Data Roundup, 5 March
Tools, Events, Courses
Not all the data you are looking for are already formatted and uploaded on the Internet. Sometimes you have to extract them from multiple websites, and then scraping is the only answer to the problem. Morph.io allows you to write your own scraper in Python, PHP, or Ruby. Give it a try!
The NICAR 2014 conference ends today, but there is already a lot of material available online. Probably one of the best links is Chrys Wu’s list of slides, tutorials, and tools.
It is not a funny topic, but it surely stimulates curiosity, specifically that of the US citizens: take a look at Top Ten Causes of Death in the United States from Daily Infographic.
Selling and buying online is becoming the rule, they say. The Wall Street Journal states the contrary with this little piece of data journalism which shows the dimension of the two sides of the markets in absolute terms as well as percentages.
Maybe some of you have missed it, but you can still read Samuel Lee’s article on the World Bank Data Blog about the International Open Data Day in Washington D.C and the state of the art of the world of open data.
Currently Ukraine is on the cover page of every newspaper worldwide. If you know to want more about the main differences between its defense sector and that of Russia, you should see this infographic showing the two countries’ military power.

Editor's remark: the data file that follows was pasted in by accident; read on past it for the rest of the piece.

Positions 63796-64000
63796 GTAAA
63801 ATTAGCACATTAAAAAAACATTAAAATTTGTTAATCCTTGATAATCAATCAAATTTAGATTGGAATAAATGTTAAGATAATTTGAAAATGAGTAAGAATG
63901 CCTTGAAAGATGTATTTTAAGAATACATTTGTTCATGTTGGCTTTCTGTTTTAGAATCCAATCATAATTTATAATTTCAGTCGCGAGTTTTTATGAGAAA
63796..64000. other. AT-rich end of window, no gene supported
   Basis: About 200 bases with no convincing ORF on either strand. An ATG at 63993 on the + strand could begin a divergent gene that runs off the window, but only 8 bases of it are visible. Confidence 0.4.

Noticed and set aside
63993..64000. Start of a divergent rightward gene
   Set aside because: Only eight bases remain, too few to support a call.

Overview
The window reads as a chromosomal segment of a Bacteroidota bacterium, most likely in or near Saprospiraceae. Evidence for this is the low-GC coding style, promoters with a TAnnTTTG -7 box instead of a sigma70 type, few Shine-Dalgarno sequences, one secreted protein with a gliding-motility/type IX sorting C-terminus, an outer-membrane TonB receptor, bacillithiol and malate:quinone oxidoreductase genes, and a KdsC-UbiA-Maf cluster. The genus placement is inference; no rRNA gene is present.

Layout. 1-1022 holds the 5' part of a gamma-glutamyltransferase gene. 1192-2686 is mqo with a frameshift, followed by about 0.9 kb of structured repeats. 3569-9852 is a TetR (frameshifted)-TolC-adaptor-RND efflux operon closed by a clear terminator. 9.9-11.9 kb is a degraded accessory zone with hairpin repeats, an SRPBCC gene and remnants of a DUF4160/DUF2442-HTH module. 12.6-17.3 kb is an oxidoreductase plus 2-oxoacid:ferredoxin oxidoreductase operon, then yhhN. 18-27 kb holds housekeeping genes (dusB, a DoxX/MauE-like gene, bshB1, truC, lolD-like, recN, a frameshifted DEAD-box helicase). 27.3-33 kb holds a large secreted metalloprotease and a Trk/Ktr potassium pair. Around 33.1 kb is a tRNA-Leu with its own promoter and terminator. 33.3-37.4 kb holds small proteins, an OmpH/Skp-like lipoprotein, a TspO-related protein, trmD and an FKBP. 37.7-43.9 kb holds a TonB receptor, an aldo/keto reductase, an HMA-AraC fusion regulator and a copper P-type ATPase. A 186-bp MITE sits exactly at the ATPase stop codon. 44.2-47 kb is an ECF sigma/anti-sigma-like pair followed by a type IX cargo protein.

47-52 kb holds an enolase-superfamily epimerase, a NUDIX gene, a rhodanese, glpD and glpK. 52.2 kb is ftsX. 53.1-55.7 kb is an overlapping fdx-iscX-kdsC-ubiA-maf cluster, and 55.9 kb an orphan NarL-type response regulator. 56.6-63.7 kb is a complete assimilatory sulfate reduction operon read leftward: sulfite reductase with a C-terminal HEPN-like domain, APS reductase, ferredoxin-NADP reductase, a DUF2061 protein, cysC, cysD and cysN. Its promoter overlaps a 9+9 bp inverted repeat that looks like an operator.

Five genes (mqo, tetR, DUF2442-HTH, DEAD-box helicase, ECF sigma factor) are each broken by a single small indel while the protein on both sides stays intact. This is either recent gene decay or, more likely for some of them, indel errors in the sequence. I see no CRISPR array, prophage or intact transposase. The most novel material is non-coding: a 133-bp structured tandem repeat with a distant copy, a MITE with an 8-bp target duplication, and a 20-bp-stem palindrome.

Moreover, you might also be interested in knowing more about the economic relations that Russia and the European countries maintain. On the BBC News website, you can find Russia’s trade ties with Europe; go and read it.
Thanks to the HDX platform developed by the United Nations Office for the Coordination of Humanitarian Affairs, it is now possible to collect, share, and download data related to humanitarian crises in a much easier and faster way.
The big data job market is expanding, and so is the need for frequently updated job boards. Here you can find that of Source, which regularly publishes “job listings for people who design interactive features, write code, and sling data in newsrooms”.
This week we recommend that data lovers, information designers, and journalists take a look at newsvis.org, a well organized and useful collection of data visualizations of all kind from around the web.
Thanks to @SchoolOfData and @OpenDevToolkit